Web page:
After having a child, I look back on this worry as laughably elementary. I still don’t want him to die, of course, but now if the two of them leave the house, he’s not the one I worry about. If he burns himself on a pan and spills a bit of hot sauce on the floor (as happened yesterday), my first instinct is to make sure our daughter is far away and unhurt. My distant second instinct is to see if he’s okay (he was).
The first time Jane was sick, when she was around 6 months old, I barely slept. She just had a regular cold and a small fever, but I listened to her breathe all night. Was she getting enough air? Is she breathing too fast? Is she going to wake herself up with all that snorting? I wonder if she needs medicine?
The first time (and only time – so far!) that she had a high fever, I stayed awake all night while she slept restlessly. I watched her sleep, I counted her breaths, I called the health nurse, I gave her Tylenol, I waited an eternity for the morning to (get my husband to) take her to the hospital.
Because taking your child to the hospital is terrifying. But Michael isn’t terrified; he’s unflappable. So he took her in while I lay in bed, trying to get an hour or two of sleep, but just worrying instead.
She was fine, it was nothing serious. Still, I clung to her tightly when she came home. This little lump that I love so much.
And then the first time (and only time) she caught a stomach bug. Michael was away, because the Fates have it that he tends to be away when she gets sick. It was bedtime and we were cuddling to sleep. She coughed, and I felt weirdly wet and warm. So I turned on the light, and we were both covered in vomit. I cleaned us up, changed our clothes, changed the bedding. Half an hour later, again. Half an hour later, again. I got wise to the routine and we started sleeping on towels. I lay with her all night, drifting into 15-minute pockets of restless sleep, to be woken to the sound of pre-vomit. I became skilled in jumping to the rescue with a towel to preserve her jammies.
I’d grab some fresh towels and nurse her. She nursed all night. I was afraid of her getting dehydrated. We made it to the morning and she was already much better. But all night long, the merry-go-round of terror.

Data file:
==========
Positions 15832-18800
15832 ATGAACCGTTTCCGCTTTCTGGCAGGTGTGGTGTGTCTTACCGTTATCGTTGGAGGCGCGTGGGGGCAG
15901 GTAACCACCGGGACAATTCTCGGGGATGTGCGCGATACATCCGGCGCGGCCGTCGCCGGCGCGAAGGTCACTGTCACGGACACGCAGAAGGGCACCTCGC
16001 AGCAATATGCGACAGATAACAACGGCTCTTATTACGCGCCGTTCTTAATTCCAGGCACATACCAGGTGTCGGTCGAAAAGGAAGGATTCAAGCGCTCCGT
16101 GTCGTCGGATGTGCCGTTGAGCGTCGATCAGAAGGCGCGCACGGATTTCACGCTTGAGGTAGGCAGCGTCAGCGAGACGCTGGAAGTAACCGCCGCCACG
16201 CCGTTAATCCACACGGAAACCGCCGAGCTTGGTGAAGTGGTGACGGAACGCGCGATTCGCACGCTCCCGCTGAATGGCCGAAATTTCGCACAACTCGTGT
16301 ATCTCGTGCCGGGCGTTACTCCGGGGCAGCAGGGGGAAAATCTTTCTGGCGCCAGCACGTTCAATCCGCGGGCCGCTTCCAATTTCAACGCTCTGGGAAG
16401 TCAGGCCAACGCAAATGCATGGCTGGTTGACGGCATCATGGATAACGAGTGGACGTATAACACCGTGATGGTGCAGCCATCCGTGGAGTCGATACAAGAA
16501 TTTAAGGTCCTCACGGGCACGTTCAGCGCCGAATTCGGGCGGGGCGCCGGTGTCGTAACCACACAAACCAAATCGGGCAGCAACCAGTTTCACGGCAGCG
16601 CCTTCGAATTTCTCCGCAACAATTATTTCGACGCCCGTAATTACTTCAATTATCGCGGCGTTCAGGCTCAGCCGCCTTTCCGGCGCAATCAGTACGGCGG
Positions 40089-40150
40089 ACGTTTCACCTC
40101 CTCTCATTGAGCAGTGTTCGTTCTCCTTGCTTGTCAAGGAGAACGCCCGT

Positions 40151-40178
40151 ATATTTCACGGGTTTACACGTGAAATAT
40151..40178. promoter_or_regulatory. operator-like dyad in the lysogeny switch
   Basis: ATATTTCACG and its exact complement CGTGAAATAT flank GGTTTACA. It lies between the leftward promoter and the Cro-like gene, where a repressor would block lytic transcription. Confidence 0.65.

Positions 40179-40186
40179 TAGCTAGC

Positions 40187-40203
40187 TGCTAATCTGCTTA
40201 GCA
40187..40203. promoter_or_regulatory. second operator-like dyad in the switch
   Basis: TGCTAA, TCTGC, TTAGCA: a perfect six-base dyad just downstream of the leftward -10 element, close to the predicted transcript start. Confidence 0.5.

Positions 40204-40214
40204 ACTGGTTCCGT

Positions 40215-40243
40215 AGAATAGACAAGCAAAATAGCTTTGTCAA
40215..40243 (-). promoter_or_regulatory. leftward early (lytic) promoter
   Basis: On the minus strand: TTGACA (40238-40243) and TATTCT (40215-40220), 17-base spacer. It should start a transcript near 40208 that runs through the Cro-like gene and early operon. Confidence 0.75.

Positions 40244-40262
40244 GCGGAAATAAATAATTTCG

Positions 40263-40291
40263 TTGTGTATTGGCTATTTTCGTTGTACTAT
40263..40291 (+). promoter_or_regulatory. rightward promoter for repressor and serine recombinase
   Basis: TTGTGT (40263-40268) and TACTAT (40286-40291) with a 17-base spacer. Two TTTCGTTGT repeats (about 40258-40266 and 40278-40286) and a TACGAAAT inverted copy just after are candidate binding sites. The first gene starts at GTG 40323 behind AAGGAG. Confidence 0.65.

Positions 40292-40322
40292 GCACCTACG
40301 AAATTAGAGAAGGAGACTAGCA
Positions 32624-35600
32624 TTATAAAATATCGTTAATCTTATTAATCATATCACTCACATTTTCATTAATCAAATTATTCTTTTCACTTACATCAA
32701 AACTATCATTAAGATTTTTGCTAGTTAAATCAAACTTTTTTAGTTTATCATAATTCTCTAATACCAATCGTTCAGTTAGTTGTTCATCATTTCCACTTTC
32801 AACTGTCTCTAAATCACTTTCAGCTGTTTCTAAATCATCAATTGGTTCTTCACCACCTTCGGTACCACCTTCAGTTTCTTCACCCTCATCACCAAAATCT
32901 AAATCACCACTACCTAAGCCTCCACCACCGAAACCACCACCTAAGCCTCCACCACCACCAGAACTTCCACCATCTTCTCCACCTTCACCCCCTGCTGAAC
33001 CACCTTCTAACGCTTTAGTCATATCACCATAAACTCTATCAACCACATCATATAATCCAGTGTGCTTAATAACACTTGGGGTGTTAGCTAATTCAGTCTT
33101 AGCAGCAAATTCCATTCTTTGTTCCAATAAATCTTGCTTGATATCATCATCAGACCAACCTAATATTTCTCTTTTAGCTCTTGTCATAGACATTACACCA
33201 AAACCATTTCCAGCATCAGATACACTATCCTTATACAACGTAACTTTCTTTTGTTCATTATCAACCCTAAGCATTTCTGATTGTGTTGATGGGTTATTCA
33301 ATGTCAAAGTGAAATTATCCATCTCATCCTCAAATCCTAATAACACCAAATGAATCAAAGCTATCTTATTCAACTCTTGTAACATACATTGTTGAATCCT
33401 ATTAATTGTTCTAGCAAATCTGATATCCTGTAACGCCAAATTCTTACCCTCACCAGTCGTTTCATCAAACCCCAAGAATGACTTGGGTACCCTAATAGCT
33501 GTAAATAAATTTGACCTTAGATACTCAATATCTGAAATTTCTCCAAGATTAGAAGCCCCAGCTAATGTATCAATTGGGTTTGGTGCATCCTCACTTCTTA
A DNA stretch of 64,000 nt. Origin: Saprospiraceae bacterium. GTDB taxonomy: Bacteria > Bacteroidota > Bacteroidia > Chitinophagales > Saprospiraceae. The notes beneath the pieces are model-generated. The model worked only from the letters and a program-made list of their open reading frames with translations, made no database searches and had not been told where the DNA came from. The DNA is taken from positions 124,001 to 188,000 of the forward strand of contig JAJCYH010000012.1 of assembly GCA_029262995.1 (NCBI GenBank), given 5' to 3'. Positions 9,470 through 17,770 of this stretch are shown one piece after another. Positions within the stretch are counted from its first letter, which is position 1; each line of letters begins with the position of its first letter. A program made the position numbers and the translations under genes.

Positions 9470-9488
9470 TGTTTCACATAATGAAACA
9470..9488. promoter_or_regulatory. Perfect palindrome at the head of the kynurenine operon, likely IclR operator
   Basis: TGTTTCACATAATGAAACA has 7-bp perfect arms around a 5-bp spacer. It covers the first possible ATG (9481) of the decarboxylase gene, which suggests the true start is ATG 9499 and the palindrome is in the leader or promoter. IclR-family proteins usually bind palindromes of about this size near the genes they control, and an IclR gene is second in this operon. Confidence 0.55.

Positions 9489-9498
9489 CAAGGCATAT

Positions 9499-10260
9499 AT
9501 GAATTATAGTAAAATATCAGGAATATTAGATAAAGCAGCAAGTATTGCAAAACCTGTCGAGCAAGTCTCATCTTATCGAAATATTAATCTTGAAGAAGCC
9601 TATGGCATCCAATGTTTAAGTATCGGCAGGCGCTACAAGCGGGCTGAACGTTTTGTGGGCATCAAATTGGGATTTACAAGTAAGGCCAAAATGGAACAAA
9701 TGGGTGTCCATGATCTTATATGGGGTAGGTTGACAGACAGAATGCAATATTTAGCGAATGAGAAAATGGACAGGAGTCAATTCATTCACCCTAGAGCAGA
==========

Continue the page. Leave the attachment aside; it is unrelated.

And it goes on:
If anything happens to a child in a movie, or commercial, or a story on the news, I can’t bear it. I cry. It’s too much. I don’t listen to the news at all if I can help it. Michael told me a story once and I haven’t been able to wash it out of my head. The story comes back to me and turns my stomach, hurts my insides. I never want to hear a story like that again.
We were watching A Quiet Place for the second time. In the movie’s intro, we looked at each other with tears in our eyes. Is there anything more terrifying than the thought of losing a child?
On a day-to-day, hour-to-hour basis, toddlers and babies are so demanding of time, attention and energy. I’m not always (read: seldom ever) bursting with gratitude and lovebeams. I don’t spend my often-monotonous days as a parent in a blissful reverie, as much as I’d like to. It’s hard work. I try to be patient, I try to be pleasant, but sometimes I’m annoyed and tired.
Despite this, I feel a love on a deep, primal level like I’ve never felt before. Back in my panic attack days, I feared my own fragile mortality. But that seems like nothing now. I would give my life for hers in a heartbeat, without question. Now her life is the thing I most fear losing. Not mine, not my husband’s.
Is it biology? Is it how parents are programmed?
That visceral love is terrifying because it leaves you vulnerable. A sappy commercial can break you into a million pieces. Your child getting sick can crack open all your deepest fears.
I need to practice a new vigilance, a vigilance against allowing this terror to chronically encroach on my life. To allow her the freedom to grow and experience the world away from me. To not get in her way out of a desperate need to keep her safe. To hold myself together if she falls ill or gets injured, for her sake.
Before having a child, I remember fantasizing about the experience – what my life would be like, the funny things she’d do, seeing my husband be a father, and all the love. I didn’t fathom the terror in those dark corners of 2am, helpless against it all. Where you can do nothing but pray. I get why people pray. I really do.
I have a wonderful friend who inspired me with today’s post. He shared a list of his – a sort of “life philosophies” list, a list of things to keep in mind – and it’s been on my mind all week. I wanted to create my own list, print it, and put it somewhere I’ll see often.
My list has several similarities with his (he had some great ideas!), but I went deep and thought about what the most important things are in life (to me), some rules of thumb, and questions to ask myself.
I’ll share this list here today in the hopes that it’ll inspire you to create your own or reflect on your own priorities.
Hope you enjoy it!
The most important things in my life